Adam Frank

Managing Director, Head of Wealth Planning and Advice, J.P. Morgan Wealth Management

Estate planners and insurance professionals often recommend that people create a separate trust to own life insurance policies. Whether a life insurance trust makes sense for you depends on your goals and a number of other factors.

Why own life insurance in a trust?

If you own a life insurance policy, you probably know that the beneficiaries you’ve named to receive the insurance proceeds when you pass away get that money income tax-free.

However, payout on a life insurance policy may not be exempt from estate tax, which is why planners often recommend that a trust own your life insurance policy instead of you owning it.

If you’re married and you name your spouse as the beneficiary of a life insurance policy that you own, there’s no estate tax on the insurance proceeds when you pass away because the payment to your spouse qualifies for the unlimited marital deduction from estate tax.

When your spouse eventually passes away, however, any of the proceeds that are still in your spouse’s name are subject to estate tax. An insurance trust can be an easy way to shelter the insurance proceeds from eventual estate taxes and prevent those proceeds from pushing your  spouse’s estate value over the estate tax exemption threshold. And if you aren’t married, or if you and your spouse have a policy that only pays out on the death of the second spouse to die (a survivorship or second-to-die policy), having a trust as the policy owner can protect the insurance proceeds from estate tax on the death of your survivor. And don’t think only of the federal estate tax; if you live in one of the states that has a separate, state-level estate tax, you may want to consider an insurance trust even if your net worth (plus insurance proceeds) doesn’t exceed the federal threshold.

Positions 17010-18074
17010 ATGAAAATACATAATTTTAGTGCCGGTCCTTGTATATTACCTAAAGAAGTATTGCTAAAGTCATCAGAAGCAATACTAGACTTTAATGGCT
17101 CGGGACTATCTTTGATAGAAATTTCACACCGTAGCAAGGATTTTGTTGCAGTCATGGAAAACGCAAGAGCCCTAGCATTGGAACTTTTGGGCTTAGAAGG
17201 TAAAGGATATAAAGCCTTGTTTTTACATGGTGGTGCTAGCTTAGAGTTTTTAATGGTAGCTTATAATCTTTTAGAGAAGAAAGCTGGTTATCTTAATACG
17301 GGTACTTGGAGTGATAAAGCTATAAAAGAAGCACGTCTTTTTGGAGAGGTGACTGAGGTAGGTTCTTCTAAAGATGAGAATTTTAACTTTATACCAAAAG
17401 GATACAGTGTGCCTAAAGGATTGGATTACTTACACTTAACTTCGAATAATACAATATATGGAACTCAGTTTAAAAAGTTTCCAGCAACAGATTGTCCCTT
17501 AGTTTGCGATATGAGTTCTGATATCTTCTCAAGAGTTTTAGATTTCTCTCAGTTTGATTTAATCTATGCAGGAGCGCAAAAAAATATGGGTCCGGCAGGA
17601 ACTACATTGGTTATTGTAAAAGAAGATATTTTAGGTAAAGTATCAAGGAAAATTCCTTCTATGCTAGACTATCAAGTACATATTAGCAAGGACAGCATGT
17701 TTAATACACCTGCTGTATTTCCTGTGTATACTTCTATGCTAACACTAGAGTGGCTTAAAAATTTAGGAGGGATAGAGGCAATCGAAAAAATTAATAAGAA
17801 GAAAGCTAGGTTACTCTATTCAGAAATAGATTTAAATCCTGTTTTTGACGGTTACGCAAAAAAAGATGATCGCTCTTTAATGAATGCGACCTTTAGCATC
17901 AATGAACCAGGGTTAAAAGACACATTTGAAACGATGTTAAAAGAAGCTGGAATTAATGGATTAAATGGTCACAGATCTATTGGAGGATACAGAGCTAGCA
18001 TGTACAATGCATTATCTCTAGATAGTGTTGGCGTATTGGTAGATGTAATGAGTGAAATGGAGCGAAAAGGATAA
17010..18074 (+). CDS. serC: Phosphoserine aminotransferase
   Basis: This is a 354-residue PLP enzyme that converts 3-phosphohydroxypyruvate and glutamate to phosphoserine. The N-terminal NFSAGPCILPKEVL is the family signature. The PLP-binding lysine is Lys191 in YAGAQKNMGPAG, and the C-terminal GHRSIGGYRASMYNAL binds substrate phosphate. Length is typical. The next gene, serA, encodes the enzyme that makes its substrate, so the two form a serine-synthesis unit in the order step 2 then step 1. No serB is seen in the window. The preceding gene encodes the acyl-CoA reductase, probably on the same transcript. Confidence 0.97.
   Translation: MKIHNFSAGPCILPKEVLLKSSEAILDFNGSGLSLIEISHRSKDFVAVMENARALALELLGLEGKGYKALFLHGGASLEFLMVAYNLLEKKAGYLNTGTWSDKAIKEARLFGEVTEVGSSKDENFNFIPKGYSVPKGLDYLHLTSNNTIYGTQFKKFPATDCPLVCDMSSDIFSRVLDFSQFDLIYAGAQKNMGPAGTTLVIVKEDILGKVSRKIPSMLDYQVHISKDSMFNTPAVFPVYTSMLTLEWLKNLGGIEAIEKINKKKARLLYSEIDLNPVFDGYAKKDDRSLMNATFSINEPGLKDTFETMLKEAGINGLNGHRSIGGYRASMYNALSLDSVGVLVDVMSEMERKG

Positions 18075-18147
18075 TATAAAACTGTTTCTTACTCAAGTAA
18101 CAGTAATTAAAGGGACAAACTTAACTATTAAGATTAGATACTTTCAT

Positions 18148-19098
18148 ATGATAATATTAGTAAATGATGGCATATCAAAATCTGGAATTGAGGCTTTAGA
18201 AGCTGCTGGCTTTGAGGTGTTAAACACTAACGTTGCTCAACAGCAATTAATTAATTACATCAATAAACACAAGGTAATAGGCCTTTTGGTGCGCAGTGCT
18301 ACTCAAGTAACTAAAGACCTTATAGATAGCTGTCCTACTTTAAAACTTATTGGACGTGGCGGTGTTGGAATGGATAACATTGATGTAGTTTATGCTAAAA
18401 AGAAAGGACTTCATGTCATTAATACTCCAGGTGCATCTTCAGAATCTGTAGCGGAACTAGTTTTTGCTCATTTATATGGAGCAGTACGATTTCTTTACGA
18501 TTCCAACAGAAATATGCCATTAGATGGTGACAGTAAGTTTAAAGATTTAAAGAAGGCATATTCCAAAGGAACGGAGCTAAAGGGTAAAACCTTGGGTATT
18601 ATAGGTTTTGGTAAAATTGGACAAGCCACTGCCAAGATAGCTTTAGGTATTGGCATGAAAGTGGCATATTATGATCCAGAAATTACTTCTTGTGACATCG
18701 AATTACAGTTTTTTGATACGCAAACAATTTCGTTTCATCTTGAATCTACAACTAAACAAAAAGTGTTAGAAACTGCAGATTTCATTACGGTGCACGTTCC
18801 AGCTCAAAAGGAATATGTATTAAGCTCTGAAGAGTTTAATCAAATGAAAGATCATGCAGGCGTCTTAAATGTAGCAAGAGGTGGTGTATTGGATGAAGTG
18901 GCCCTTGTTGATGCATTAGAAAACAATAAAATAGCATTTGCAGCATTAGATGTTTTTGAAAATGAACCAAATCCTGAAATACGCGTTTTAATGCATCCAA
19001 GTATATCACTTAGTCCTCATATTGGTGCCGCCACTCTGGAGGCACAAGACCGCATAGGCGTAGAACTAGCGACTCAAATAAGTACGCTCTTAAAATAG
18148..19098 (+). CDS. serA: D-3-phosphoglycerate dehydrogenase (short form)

How it works?

Existing insurance: If you already own one or more life insurance policies, you can change ownership from your name to your insurance trust.

First, you would work with an estate planning attorney to create the trust document. You’ll want to consider who will act as trustee of the trust and under what circumstances your beneficiaries will have access to the insurance proceeds.

Once the insurance trust is drafted and signed by you and the trustee or trustees, you should get a change of ownership form from your insurance broker or from the insurance company. Once you’ve transferred ownership by completing the form and submitting it to your insurance company, the trust owns the policy and payments of the insurance proceeds to the trust should be excluded from your, and your spouse’s, taxable estates. At the same time you change ownership of the policy, you may also want to name the trust as beneficiary.

There are two wrinkles, however:

  • In order for the insurance proceeds to be outside of your estate, you need to survive for more than three years from the date you transfer the policy into the trust. If you die within that period, the life insurance amount will be included in your estate for estate tax purposes.
  • The transfer of the life insurance policy into trust is a gift and could use up a portion of your gift tax exemptions so you’ll want to work with your attorney and tax advisor.